A joint mission between NASA and ASU, approved in January, hopes to create a better understanding of the planetary cores through an orbiting spacecraft.
Proposed by Lindy Elkins-Tanton, director of the School of Earth and Space Exploration and principal investigator of the project, the mission involves sending an orbiter to a massive asteroid, known as Psyche, which is between Mars and Jupiter.
The mission's goal is to figure out what Psyche is composed of and discuss the implications of its findings. Present scientific understanding suggests Psyche is composed of nickel and iron, similar to the core of the earth.
“Psyche is a unique world in the solar system,” Elkins-Tanton said. “There’s only one large, fairly round object made of metal in our solar system, and it's Psyche. It’s thought to be the core of a very early planet. That’s our best hypothesis.”
Given the immense heat and pressure at the center of the Earth, it is impossible to extensively analyze the core with current technology. Psyche presents a unique opportunity to gain insight into the planet's core.
“We’ve never visited a metal world,” Elkins-Tanton said. “We don’t know what happens when craters are formed — could some of the metal freeze before falling back? Fracture like glass? Will it look at all like a rocky world on the surface?”
Psyche was discovered in 1852 by Italian astronomer Annibale de Gasparis, but it wasn't until recent advances in telescope technology that its unusual qualities were able to be observed.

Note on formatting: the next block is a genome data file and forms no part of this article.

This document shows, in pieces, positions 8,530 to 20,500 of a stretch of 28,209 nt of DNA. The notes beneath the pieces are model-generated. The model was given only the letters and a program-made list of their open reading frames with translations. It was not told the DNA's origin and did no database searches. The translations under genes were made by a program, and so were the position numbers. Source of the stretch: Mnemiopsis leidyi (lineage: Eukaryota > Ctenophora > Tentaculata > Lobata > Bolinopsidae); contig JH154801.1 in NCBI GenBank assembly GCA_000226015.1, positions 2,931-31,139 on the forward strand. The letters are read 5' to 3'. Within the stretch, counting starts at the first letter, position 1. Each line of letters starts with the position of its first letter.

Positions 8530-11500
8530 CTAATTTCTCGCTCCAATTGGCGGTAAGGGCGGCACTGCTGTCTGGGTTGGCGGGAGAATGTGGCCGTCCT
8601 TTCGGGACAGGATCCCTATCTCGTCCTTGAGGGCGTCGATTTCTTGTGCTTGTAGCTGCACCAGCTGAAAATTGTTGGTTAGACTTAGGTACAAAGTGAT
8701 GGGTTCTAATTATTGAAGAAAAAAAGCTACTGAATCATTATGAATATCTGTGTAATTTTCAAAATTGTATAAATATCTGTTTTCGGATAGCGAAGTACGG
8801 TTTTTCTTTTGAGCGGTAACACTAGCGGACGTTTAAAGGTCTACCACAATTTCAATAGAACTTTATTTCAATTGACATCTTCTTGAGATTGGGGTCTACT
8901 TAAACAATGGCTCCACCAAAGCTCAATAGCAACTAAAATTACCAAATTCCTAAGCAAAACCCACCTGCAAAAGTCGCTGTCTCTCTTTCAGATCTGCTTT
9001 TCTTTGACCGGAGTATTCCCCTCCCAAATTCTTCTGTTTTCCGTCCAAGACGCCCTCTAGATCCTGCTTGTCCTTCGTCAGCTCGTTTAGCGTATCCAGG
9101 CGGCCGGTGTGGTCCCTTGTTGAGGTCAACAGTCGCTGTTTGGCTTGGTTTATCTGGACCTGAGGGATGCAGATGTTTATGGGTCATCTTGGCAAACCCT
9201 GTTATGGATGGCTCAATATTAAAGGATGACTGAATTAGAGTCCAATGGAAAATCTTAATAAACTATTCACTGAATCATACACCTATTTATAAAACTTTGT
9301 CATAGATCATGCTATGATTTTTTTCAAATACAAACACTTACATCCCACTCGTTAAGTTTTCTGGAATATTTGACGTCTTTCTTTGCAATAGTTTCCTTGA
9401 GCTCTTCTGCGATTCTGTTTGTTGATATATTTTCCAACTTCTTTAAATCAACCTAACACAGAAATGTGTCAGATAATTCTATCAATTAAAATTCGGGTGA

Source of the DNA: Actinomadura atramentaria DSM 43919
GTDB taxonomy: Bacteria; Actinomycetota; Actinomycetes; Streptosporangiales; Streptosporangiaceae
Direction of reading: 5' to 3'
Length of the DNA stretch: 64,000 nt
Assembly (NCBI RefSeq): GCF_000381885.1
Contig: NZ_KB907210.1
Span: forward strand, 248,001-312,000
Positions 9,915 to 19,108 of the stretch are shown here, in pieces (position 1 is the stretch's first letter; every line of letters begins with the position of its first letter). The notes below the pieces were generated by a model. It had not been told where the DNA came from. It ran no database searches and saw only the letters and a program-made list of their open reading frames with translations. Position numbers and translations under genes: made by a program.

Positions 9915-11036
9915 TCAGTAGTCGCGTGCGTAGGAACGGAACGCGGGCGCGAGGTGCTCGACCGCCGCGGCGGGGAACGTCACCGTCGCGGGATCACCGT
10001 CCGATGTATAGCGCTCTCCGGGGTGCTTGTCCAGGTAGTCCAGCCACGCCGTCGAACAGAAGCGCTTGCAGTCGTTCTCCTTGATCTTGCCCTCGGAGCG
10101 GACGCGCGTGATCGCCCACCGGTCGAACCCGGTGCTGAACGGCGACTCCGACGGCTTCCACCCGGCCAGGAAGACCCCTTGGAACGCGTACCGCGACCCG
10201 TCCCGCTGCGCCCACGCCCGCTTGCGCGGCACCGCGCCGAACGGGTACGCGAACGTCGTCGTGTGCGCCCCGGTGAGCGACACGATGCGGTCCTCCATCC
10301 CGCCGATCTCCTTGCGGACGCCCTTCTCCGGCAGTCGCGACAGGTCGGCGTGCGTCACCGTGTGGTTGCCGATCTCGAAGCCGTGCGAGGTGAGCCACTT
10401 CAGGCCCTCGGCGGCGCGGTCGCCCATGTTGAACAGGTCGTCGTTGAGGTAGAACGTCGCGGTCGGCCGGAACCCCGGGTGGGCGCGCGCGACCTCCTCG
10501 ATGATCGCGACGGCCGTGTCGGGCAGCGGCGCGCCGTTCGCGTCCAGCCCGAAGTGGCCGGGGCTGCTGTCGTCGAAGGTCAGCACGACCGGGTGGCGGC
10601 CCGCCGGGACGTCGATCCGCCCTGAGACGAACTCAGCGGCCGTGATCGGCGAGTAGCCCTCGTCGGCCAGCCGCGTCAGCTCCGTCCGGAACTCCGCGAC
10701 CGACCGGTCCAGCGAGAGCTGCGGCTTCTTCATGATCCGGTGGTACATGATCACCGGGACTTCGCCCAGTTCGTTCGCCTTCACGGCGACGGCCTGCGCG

The orbiter will be powered by a Hall-effect thruster, utilizing solar electric propulsion.
“We’re following the NASA mission phase approach,” said Tess Calvert, ASU project manager for the Psyche mission. “There’s phase A-F, in phase B we’re doing preliminary design. It’s a big effort, when you’re building something like this.”
Calvert's work is mostly on the imager systems for the orbiter. The Psyche project is part of NASA's Discovery Program that is being managed by the NASA Jet Propulsion Laboratory.
“It’s going to be a very exciting mission,” said Henry Stone, project manager for JPL. “We have an opportunity here to partner with principle investigator like (Elkins-Tanton), with all of her excitement and enthusiasm that she brings to it.”
The orbiter is expected to launch in 2023 after years of design and assembly, and it will take another 5 years to complete the trip. ASU is responsible for building the imaging device on the orbiter and NASA is assembling the launch vehicle, along with other third party developers.
While many current students will graduate before seeing the mission launched, students will still have the opportunity to assist on the project through upcoming events and contests. One of which is a contest to draw Psyche accurately, as there are no high-resolution images of Psyche to date, which will be announced soon.
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